Architectural historian Don Hibbard says, “Bauer did very clean work. He is all around us. We are just not aware of it.”
Bauer also designed the smaller two story walk ups beloved today as boutique hotels by millennials including the Hawaiiana Hotel and Breakers Hotel on Beachwalk and White Sands on Nohonani Street.
The Breakers Hotel is where I first became aware of the allure of Bauer’s architecture 10 years ago. I was a TV news reporter sent to cover a break-in and theft of valuable textile art from the hotel room of two visitors from Tahiti.
I was supposed to be concentrating on getting information about the stolen art but the cameraman and I became more fascinated by the hotel’s garden courtyard and the peaceful symmetry of the rooms.
We were glad Bauer’s little walk-up with its lush landscaping and Hawaiian feeling was still standing — not torn down to join Waikiki’s brutal parade of concrete towers, the massive boxes that look like they could be anywhere.
I promptly forgot about Bauer after writing my art theft report. That is, until about a month ago when I went on an architectural tour during which architect John Williams showed us a Kapahulu walk-up apartment building Bauer designed in 1960.
Williams said Bauer had made the simple walk-up called Hale Hana a work of art by his attention to detail, that he had formed the open staircase into a visual sculpture and used the corridor railings to make a strong horizontal design statement.
“Bauer was always paying attention to the design features,” Williams said. “A lot of other architects wouldn’t have gone to the trouble for such a small project.”
Williams says when people talk about Hawaii’s greatest mid-century architects they usually mention Alfred Preis who designed the USS Arizona Memorial, George “Pete” Wimberly, famous for his dramatic rooflines and Polynesian-styled resorts, and always Valdimir Ossipoff, known for the Pacific Club, IBM building and his many stylish homes. But Williams says Bauer deserves to be up there at the top.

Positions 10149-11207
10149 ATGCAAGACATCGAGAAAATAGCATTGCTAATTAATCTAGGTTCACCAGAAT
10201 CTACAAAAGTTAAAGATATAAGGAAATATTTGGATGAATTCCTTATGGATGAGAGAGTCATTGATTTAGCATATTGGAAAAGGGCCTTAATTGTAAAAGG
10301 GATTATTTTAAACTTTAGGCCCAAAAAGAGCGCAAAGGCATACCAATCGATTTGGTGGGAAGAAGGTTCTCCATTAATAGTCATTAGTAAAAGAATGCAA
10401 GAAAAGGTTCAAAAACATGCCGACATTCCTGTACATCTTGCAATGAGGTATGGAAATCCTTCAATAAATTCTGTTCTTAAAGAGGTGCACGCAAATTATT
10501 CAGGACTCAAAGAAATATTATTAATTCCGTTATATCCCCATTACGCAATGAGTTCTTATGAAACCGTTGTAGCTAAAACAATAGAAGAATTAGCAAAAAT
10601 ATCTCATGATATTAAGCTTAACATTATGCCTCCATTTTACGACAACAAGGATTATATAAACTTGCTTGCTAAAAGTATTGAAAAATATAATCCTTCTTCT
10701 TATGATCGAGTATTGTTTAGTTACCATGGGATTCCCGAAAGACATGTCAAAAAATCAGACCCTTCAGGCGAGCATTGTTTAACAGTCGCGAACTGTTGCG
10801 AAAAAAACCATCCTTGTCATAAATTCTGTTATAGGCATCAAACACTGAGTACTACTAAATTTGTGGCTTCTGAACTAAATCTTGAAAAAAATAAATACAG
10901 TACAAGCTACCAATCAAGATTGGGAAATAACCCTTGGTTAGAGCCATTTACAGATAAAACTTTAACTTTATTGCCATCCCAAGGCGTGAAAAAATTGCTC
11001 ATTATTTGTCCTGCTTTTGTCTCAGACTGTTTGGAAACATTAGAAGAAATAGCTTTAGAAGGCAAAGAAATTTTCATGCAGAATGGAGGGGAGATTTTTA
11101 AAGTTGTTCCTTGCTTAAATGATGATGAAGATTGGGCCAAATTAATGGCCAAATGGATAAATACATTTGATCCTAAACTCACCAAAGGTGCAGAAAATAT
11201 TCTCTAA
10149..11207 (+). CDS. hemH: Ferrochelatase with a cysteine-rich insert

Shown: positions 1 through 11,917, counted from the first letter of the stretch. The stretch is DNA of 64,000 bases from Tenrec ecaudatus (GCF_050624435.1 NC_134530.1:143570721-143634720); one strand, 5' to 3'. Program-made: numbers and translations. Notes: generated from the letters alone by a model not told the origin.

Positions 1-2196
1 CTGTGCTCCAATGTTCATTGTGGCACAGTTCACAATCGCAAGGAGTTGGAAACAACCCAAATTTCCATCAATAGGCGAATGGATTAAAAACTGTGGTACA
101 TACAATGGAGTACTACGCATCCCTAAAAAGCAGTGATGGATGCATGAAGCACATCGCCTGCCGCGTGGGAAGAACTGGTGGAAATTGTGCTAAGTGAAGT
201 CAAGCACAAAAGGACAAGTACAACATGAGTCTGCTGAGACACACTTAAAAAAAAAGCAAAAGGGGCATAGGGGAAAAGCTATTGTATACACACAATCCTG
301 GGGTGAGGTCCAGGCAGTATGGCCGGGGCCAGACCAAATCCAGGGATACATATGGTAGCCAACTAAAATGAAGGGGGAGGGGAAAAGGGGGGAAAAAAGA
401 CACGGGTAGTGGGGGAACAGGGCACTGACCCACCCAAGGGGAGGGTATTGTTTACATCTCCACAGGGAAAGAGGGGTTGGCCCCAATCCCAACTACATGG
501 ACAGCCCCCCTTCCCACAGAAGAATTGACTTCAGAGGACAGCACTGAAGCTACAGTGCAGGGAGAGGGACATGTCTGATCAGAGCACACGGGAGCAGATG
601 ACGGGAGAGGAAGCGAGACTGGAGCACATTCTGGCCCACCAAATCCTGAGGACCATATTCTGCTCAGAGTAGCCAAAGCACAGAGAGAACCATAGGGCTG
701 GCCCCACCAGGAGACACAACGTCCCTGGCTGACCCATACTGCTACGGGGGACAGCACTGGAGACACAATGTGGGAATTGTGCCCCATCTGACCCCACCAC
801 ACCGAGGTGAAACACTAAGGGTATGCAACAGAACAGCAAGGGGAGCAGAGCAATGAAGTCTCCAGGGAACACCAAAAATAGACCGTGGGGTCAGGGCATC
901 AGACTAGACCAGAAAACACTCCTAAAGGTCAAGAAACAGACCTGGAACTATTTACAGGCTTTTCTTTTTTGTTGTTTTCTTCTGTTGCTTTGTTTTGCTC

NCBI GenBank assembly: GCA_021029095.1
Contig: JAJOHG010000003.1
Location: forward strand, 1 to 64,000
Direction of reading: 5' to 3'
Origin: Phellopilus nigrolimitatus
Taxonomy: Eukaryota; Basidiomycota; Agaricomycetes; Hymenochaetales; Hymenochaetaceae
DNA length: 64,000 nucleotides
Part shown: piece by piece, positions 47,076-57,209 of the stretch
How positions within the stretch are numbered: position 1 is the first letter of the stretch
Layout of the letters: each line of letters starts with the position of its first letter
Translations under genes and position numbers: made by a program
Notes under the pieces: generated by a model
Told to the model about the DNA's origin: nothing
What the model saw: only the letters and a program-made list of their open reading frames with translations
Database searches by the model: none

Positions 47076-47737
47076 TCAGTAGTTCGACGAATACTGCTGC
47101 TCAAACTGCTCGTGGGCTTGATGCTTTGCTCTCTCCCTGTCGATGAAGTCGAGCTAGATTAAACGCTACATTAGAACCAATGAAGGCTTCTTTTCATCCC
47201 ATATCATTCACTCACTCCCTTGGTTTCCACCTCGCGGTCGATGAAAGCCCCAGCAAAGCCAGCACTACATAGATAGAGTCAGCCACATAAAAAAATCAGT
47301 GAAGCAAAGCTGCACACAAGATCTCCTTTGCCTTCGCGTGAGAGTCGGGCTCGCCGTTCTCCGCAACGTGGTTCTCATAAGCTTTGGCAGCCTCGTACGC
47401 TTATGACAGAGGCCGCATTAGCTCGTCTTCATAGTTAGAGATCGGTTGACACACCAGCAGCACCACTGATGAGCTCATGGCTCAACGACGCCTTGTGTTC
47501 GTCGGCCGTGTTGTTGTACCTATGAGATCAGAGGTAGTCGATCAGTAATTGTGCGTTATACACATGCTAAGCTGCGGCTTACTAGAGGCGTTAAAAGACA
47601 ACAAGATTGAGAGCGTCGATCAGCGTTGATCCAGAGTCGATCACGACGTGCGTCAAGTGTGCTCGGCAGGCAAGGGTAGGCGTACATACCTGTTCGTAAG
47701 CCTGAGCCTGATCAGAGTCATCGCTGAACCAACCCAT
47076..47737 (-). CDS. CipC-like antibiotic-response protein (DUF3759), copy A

University of Hawaii architecture professor Martin Despang, another Bauer fan, says Bauer is the necessary fourth wheel on a cart that includes the three wheels of the architectural giants Ossipoff, Wimberly and Preis.
One of the reasons is the sheer amount of buildings Bauer turned out and their simple utilitarian beauty.
Bauer designed Henry J. Kaiser’s original Hawaiian Village Hotel in 1955 when it was first conceived as small clusters of hut-like buildings around three swimming pools surrounded by ample open space and deep plots of tropical planting.
And when the Hawaiian Village went high rise, Bauer’s firm Bauer, Mori and Lum was responsible for its most creative tall building: the Hilton Lagoon Tower.
“People today keep looking at the Lagoon Tower with its lily pad shaped balconies and saying ‘this is a lovely building.’ They are not sure why they admire the tower but they just do,” said Despang.
Bauer was also interested in affordable housing. In 1952, he designed the 20-building, low-rise Kuhio Homes Low Rent Housing Project in Kalihi and in 1956, another 20 buildings in the Palolo Valley Homes Housing Project.
Unfortunately Bauer’s low-rise Kuhio Homes project became dehumanized in 1965 when two 16-story towers called Kuhio Park Terrace by architects Belt, Lemmon and Ho were built adjacent to it with the towers quickly becoming high-rise slums.
Kuhio Park Terrace was renovated in 2013.
Bauer’s eldest daughter, Paula, is surprised and happy about the renewed interest in her father. She is an artist living in Confluence, Pennsylvania, near architect Frank Lloyd Wright’s Falling Water.
Paula Bauer thinks the main reason Bauer is not as well known as his contemporaries is because he shunned publicity.
“He didn’t like talking. That was one reason he didn’t design many houses,” she said. “He didn’t like dealing with people. My mother did the talking for him.”
He was focused on his work, sometimes designing up to four major projects a year.
“I always knew my father was important and that’s not bragging,” Paula said. “Even though he didn’t promote himself, he was always busy with a long waiting list. He turned down people every week until he started losing his mind.”
Bauer lives on in his vast body of work but it is unfortunate he wasn’t able to keep at it longer.
“He might have had solutions to the housing problems we face today,” says architect Brandon Large. “It is tragic the way he went.”